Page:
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Looking for books on poetry
October 20, 2010 6:44 AM   Subscribe

Can anyone recommend books of essays on poetry that aren't poetry-writing manuals?

I've read Robert Haas's Twentieth Century Pleasures and Joseph Brodsky's On Grief and Reason and Less Than One. Are there any other books like this, which discuss (but don't teach the craft of) poetry? I'm aware of Frances Mayes' The Discovery of Poetry, Ted Kooser's The Poetry Home Repair Manual, and all the other books out there that help you learn how to write poetry, and that's not what I'm looking for. I want poets discussing poetry. Thanks.
posted by luke1249 to Writing & Language (23 answers total) 13 users marked this as a favorite
 
Randall Jarrell. Poetry and the Age. A Sad Heart at the Supermarket. The Third Book of Criticism. Brilliantly insightful. Beautifully written.
posted by copperykeen at 7:03 AM on October 20, 2010


If you're up for a bit of a challenge, you might enjoy the Collected Critical Writings of Geoffrey Hill which was published a couple of years ago.

Hill's currently the Oxford professor of poetry and his CCW won the Truman Capote Award for literary criticism.
posted by Ted Maul at 7:10 AM on October 20, 2010


I asked a similar question a few years ago. You might some helpful answers there.
posted by aparrish at 7:12 AM on October 20, 2010


Richard Hugo's The Triggering Town might be right up your alley.
posted by fryman at 7:24 AM on October 20, 2010


I was just reading a recent book called A Reader's Guide to Wallace Stevens. Although most of of the book is taken up by poem-by-poem commentary of Stevens's poems, there's an appendix at the back on the topic of reading poetry in general. I found it unpretentious and direct and personal.
posted by Paquda at 7:27 AM on October 20, 2010


Wallace Stevens and T.S. Eliot both wrote essays that talk about poetry but not in a "how to" sense, if you are up for something complicated.
posted by mlle valentine at 7:33 AM on October 20, 2010


Try out The Dyer's Hand by W. H. Auden. Not all of the essays are about poetry, but the ones that aren't are about aesthetics and life in ways that they might as well be about poetry anyway.
posted by shakespeherian at 7:35 AM on October 20, 2010 [1 favorite]


I really enjoyed John Haines' Living Off the Country: Essays on Poetry and Place. If it's up your alley, I also recommend picking up Fables and Distances.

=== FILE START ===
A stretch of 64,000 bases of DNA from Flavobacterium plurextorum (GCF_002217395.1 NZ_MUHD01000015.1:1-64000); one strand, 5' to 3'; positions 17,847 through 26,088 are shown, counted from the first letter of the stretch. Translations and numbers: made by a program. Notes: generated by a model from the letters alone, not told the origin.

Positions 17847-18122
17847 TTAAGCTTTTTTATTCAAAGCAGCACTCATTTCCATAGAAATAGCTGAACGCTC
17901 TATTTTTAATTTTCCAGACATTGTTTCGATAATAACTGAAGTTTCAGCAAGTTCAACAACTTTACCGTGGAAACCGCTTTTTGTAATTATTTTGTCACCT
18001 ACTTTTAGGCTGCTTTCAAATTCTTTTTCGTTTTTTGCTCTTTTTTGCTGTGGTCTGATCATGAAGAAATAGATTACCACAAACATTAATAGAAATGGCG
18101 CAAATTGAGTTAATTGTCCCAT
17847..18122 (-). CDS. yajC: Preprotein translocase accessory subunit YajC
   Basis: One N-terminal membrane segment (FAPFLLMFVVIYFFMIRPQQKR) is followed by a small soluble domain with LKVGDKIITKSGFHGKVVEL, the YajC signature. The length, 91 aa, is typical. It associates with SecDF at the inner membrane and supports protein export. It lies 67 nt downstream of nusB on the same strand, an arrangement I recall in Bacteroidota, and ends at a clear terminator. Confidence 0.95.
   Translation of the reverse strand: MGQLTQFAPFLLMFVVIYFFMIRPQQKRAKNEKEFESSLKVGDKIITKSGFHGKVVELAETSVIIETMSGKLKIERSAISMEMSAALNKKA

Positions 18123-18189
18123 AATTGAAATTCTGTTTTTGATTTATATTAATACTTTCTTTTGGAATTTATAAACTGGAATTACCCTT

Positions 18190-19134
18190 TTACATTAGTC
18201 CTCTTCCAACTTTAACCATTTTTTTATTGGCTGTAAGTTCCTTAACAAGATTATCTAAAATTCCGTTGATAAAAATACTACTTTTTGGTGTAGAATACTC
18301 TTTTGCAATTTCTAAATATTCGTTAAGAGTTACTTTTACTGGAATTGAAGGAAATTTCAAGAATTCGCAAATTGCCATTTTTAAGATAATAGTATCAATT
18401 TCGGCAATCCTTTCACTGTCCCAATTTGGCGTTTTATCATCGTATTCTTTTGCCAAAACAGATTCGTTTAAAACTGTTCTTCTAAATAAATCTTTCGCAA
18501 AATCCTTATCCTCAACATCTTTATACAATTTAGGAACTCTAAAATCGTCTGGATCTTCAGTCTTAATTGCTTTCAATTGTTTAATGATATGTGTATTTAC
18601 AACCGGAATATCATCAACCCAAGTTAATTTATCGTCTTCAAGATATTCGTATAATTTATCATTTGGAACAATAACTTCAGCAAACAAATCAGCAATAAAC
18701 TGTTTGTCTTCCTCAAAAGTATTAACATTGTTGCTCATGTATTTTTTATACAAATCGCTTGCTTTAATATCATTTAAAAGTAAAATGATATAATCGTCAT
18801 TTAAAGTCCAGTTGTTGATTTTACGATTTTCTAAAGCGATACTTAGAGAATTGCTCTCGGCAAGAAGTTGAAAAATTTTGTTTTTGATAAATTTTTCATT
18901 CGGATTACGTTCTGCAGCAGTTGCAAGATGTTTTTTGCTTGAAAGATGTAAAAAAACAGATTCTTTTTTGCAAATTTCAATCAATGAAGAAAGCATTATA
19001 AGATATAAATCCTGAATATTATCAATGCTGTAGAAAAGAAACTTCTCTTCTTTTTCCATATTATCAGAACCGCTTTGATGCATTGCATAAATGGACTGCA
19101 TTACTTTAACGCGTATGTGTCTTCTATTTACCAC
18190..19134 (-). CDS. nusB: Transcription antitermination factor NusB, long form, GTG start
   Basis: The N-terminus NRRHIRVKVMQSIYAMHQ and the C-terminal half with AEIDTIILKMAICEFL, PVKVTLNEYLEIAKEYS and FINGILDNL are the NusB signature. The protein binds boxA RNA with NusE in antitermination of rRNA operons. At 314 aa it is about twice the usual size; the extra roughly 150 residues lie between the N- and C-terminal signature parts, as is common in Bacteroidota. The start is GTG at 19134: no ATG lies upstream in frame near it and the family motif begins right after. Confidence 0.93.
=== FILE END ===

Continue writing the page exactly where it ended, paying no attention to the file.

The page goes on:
posted by ryanshepard at 7:49 AM on October 20, 2010


The Castle of Indolence, by Thomas Disch.

Our Savage Art, by William Logan.

Ambition and Survival
, by Christian Wiman. (If for nothing else but his observation that "wielding power in the poetry world is roughly the equivalent of cutting a wide swath through your local PTA.")

The Mays of Ventadorn, by W.S. Merwin.
posted by Iridic at 7:52 AM on October 20, 2010


You might like After Confession: Poetry as Autobiography.
posted by dlugoczaj at 7:56 AM on October 20, 2010


Whoops. Hit post instead of link. Anyway--After Confession: Poetry as Autobiography. I'm also partial to Stephen Dunn's Walking Light (there's some writing advice in it but I don't see that as the sole motivation for the book--though Dunn is one of my favorite poets so I might be biased).
posted by dlugoczaj at 7:59 AM on October 20, 2010


Oh, also--I admit I haven't read this yet but I'm very keen to: Poetry's Afterlife by Kevin Stein. (He was my teacher in college and I've sustained an admiration for his work.)
posted by dlugoczaj at 8:11 AM on October 20, 2010


Randall Jarrell, no question. Also, you might find Nicholson Baker's novel The Anthologist amusing.
posted by mattbucher at 8:24 AM on October 20, 2010


Close Calls with Nonsense
posted by Ideal Impulse at 8:30 AM on October 20, 2010


I recently heard a rumor that David Orr (who writes funny but probing stuff about poetry in the NY Times book review -- e.g. this and this) has a book coming out in April.
posted by kestrel251 at 8:40 AM on October 20, 2010


Several (but not all) of the pieces compiled in Ted Hughes' Winter Pollen are about poetry.
posted by misteraitch at 9:20 AM on October 20, 2010


Robert Graves wrote a number of books and essays on poetry.

Kingsley Amis has some thoughts on the subject as well, but you're on your own as far as digging them up is concerned.
posted by IndigoJones at 11:39 AM on October 20, 2010


Have a look at Blue Peninsula -- a mother uses poems to help her to live with the grief of her son's illness. Could be an instruction manual for psychological CPR.
posted by Corvid at 12:29 PM on October 20, 2010


How to Read a Poem: and Fall in Love with Poetry by Edward Hirsch.

Does what it promises. Great for reenergizing or guiding interest as a reader.

You might also be interested in a collected set of his essays, Poet's Choice.
posted by nita at 1:31 PM on October 20, 2010


Helen Vendler's critical works, e.g. The Art of Shakespeare's Sonnets, would seem to fit the bill. You might also look at Christopher Ricks, The Force of Poetry.
posted by brianogilvie at 1:36 PM on October 20, 2010


Wow, great response! I'm still going through and looking at all the links. Thanks, everyone!
posted by luke1249 at 3:55 AM on October 21, 2010


Donald Hall's Death to the Death of Poetry
posted by dizziest at 7:42 AM on October 21, 2010


Seamus Heaney's collection of selected prose, Finders Keepers is largely poetry criticism (or related matters). It's also dirt cheap, less than 5 bucks from the Strand.
posted by Jahaza at 9:28 PM on September 28, 2011


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